Combining General and Specific Practices for the Best Software Testing Strategy
QA teams must listen to user demands and use both general and company specific approaches to create the best agile software testing practices for their projects.
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With any initiative, there is likely a set of rules that has been established as general guidelines for everyone to follow. However, each business is different, even when compared to competitors in its industry. Because no organization is exactly the same, general practices only carry you so far before you need to dig into the specifics that make your company unique. This is especially the case for software development, as applications can serve a wide variety of requirements. QA teams must listen to user demands and use both general and company specific approaches to create the best agile software testing practices for their projects.
Start Off General
The best place to start is with general testing best practices. After all, if everyone else is doing it, that could be a good indication that those tests are truly capable for all types of organizations. Atlassian noted that some general testing approaches include unit, integration and functional tests. While these tests will vary across projects, the three categories will remain a constant necessity.
Teams may also use positive testing – which tests the app as it was designed – and negative testing – which attempts to break the software as a user might. Both of these general practices will be critical components to boosting project quality and ensuring that the app functions optimally. Regression tests are another general staple that will help teams verify that nothing breaks as patches and updates are added to existing deliverables.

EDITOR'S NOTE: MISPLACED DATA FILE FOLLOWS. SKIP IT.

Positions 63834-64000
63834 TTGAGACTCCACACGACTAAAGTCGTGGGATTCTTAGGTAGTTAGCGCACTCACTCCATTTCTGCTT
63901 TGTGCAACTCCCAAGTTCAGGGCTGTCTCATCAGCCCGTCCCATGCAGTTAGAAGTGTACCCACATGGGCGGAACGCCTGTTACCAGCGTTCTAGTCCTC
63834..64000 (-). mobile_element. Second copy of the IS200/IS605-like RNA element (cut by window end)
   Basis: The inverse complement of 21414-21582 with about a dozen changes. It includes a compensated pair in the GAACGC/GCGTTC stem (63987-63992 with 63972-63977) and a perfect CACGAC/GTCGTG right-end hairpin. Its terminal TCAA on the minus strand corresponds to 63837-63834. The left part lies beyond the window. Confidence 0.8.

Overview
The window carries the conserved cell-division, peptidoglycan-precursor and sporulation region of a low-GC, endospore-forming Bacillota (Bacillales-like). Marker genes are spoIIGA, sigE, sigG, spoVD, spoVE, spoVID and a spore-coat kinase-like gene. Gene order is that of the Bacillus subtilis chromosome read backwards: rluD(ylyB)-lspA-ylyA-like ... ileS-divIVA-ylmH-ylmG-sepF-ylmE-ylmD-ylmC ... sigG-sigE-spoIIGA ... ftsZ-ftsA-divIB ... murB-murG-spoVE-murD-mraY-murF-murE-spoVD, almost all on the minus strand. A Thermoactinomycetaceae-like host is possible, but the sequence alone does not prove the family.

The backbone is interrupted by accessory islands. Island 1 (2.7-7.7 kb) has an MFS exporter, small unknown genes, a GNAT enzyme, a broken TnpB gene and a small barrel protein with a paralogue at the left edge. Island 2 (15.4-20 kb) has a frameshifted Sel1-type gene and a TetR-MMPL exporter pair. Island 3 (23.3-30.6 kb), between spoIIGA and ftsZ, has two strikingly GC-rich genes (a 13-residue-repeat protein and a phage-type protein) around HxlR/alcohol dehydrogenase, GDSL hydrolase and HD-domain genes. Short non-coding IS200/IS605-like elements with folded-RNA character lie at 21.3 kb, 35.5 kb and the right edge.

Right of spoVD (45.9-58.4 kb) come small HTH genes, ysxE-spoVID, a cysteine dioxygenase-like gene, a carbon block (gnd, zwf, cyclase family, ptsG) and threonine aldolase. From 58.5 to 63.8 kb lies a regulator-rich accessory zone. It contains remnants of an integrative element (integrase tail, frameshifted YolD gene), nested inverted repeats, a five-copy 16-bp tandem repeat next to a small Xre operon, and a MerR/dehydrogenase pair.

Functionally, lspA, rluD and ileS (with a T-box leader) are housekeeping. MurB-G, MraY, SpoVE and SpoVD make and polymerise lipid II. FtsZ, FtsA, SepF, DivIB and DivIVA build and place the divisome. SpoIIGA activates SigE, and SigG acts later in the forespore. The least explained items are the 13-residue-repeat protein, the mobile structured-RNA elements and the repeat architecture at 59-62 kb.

Dig Into the Specifics
After you incorporate general tests, now it's time to pursue specific tests. For example, if your organization is in a heavily regulated industry like health care, you need to ensure that your software maintains compliance with sector standards. Anything dealing with sensitive personal information will require heavier security capabilities, which QA must create tests around. Not every app deals with these types of restrictions, so it's important to consider what types of information the program will be able to access and if any protections must be in place for this data.
Although tracking statistics and progress is a general testing best practice, the software testing metrics you actually end up using will be based on your company-specific needs. Softtek contributors Jose Vargas and Julio Cordoba noted that metrics will help analyze the quality of the project and provide insights for teams to improve their overall testing efforts. These capabilities will be essential to boosting quality and keeping teams focused on what users want.
"Developing and creating metrics to track the software quality in its current state, as well as to compare the improvement with previous versions, will help increase the value and maturity of the testing process (e.g. the number of components with errors in the software/the total number of components in the software; or the number of errors detected in the testing phase/total number of errors detected)," Vargas and Cordoba wrote.
The easiest way to establish best software testing practices for your company is to start off with general guidelines, then pursue areas that your business specifically needs to focus on. Doing this will help combine the two practices for better test management and product quality improvements.
Published at DZone with permission of Francis Adanza. See the original article here.
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